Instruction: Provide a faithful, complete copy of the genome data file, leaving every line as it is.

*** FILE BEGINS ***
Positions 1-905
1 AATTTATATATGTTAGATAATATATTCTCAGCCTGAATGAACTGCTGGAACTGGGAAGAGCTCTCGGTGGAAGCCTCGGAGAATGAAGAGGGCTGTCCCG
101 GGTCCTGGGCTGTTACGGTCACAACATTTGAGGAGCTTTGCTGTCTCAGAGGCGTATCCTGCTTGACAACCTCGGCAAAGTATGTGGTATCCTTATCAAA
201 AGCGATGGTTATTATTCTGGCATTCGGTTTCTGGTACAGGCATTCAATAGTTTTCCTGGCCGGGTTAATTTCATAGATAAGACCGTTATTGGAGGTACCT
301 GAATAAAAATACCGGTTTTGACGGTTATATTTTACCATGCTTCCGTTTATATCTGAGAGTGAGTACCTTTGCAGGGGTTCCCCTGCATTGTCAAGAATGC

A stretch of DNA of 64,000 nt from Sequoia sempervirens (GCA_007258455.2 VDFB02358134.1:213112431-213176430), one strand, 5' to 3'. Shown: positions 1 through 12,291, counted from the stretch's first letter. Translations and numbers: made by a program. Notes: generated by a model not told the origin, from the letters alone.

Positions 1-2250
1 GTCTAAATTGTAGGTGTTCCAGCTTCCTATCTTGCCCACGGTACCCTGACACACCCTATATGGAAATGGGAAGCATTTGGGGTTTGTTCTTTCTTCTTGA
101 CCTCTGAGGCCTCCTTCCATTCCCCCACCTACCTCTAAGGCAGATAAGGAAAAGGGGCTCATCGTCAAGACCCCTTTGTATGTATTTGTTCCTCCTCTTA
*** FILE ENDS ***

Positions 1-905
1 AATTTATATATGTTAGATAATATATTCTCAGCCTGAATGAACTGCTGGAACTGGGAAGAGCTCTCGGTGGAAGCCTCGGAGAATGAAGAGGGCTGTCCCG
101 GGTCCTGGGCTGTTACGGTCACAACATTTGAGGAGCTTTGCTGTCTCAGAGGCGTATCCTGCTTGACAACCTCGGCAAAGTATGTGGTATCCTTATCAAA
201 AGCGATGGTTATTATTCTGGCATTCGGTTTCTGGTACAGGCATTCAATAGTTTTCCTGGCCGGGTTAATTTCATAGATAAGACCGTTATTGGAGGTACCT
301 GAATAAAAATACCGGTTTTGACGGTTATATTTTACCATGCTTCCGTTTATATCTGAGAGTGAGTACCTTTGCAGGGGTTCCCCTGCATTGTCAAGAATGC

A stretch of DNA of 64,000 nt from Sequoia sempervirens (GCA_007258455.2 VDFB02358134.1:213112431-213176430), one strand, 5' to 3'. Shown: positions 1 through 12,291, counted from the stretch's first letter. Translations and numbers: made by a program. Notes: generated by a model not told the origin, from the letters alone.

Positions 1-2250
1 GTCTAAATTGTAGGTGTTCCAGCTTCCTATCTTGCCCACGGTACCCTGACACACCCTATATGGAAATGGGAAGCATTTGGGGTTTGTTCTTTCTTCTTGA
101 CCTCTGAGGCCTCCTTCCATTCCCCCACCTACCTCTAAGGCAGATAAGGAAAAGGGGCTCATCGTCAAGACCCCTTTGTATGTATTTGTTCCTCCTCTTA